Sections of the town famous for its Tibetan Buddhist monasteries have come to resemble an armed camp. A few blocks from the entrance, paramilitary police stood behind riot gates with shotguns and assault rifles. Three large troop-carrier trucks sat on the side of the road, flanked by more men with guns. Up ahead, traffic wound through further riot gates and troop positions not unlike those used in counterinsurgency efforts.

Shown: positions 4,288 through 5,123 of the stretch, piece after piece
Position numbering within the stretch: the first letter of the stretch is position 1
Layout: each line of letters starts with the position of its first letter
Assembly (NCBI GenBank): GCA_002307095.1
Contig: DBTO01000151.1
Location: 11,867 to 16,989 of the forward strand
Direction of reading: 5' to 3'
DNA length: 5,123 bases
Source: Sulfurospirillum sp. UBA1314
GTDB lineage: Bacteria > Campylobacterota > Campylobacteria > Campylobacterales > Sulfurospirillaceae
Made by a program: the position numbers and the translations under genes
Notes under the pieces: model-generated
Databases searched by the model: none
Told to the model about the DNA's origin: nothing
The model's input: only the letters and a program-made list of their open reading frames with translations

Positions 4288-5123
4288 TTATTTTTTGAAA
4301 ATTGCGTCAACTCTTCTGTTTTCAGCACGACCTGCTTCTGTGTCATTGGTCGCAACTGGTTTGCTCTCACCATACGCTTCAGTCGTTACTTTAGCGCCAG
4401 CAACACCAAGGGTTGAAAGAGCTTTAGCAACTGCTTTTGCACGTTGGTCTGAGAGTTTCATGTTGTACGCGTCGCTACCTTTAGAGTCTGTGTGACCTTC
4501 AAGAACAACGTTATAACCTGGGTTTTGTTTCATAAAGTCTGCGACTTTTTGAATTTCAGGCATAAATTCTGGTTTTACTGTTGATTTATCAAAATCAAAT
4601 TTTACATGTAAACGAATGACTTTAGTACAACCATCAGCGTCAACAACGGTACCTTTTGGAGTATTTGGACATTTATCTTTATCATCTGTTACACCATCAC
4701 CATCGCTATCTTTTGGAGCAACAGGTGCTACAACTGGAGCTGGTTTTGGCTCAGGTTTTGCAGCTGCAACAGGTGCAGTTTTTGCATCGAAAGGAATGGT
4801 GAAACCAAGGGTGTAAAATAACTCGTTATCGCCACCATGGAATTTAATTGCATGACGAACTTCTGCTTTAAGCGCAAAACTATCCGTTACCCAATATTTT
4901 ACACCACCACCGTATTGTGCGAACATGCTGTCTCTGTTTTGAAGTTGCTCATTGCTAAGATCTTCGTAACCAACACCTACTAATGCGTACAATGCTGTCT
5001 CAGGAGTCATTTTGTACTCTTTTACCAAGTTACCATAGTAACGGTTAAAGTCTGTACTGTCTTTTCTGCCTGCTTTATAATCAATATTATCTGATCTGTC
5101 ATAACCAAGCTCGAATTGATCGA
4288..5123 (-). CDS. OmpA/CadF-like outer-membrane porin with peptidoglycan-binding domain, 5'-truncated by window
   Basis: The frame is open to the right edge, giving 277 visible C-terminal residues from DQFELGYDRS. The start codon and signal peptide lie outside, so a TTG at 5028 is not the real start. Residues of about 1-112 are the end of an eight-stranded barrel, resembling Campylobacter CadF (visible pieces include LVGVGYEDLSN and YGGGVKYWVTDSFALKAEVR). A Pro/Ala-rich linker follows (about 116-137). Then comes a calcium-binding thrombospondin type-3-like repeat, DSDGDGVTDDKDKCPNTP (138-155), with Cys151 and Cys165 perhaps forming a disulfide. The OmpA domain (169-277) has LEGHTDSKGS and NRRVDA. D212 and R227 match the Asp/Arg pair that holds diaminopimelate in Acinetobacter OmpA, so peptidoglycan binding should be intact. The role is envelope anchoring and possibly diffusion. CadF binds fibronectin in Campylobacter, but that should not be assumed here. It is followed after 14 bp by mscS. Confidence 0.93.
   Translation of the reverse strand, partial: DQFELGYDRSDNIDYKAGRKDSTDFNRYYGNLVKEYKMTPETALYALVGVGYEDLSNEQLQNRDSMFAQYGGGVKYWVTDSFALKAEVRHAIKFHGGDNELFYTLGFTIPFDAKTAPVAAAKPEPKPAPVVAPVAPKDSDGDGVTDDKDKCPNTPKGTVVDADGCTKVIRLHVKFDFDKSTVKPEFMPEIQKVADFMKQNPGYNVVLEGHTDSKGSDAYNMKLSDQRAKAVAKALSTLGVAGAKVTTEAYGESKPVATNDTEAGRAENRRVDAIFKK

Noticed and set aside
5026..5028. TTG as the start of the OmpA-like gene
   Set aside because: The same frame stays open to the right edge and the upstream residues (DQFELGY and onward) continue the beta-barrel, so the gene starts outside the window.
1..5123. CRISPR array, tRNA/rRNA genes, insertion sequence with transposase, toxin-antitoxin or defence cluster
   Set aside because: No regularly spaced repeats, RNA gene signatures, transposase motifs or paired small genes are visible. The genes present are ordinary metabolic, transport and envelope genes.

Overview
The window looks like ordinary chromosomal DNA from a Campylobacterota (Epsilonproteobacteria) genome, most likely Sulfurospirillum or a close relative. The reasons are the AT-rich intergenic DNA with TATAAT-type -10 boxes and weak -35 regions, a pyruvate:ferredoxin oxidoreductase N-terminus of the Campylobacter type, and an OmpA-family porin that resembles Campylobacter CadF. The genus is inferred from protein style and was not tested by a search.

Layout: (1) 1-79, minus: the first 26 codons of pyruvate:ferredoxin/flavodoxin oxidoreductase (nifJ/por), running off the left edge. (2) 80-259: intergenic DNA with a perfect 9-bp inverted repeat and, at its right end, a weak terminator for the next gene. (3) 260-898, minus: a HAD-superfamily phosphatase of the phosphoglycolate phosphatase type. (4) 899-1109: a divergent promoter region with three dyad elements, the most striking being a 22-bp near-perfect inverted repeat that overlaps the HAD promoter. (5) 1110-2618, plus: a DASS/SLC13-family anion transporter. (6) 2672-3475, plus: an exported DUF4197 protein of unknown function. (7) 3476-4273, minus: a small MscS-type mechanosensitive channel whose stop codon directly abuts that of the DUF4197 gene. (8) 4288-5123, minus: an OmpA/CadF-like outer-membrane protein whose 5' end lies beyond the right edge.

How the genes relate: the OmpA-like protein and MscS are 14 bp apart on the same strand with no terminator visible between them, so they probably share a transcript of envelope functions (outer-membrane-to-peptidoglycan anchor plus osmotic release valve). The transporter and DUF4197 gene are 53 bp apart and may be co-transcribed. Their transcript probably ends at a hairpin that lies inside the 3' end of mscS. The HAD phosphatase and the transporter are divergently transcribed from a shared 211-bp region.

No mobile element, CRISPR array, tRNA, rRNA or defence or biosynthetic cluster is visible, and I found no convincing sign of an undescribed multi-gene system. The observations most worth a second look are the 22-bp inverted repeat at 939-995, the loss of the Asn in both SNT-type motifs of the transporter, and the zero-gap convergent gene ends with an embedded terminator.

The security was so dense that it was impossible to speak with clergy or, indeed, anyone in Aba because of the risk of bringing danger to those interviewed. The Internet had been shut off and efforts to send text messages from Aba failed repeatedly.
Police roadblocks and patrols in the region begin just outside the city of Chengdu, hundreds of miles away. Even in that sprawling metropolis, Chengdu’s main Tibetan quarter is stacked with police who stand guard outside restaurants and shops that sell incense and religious paraphernalia.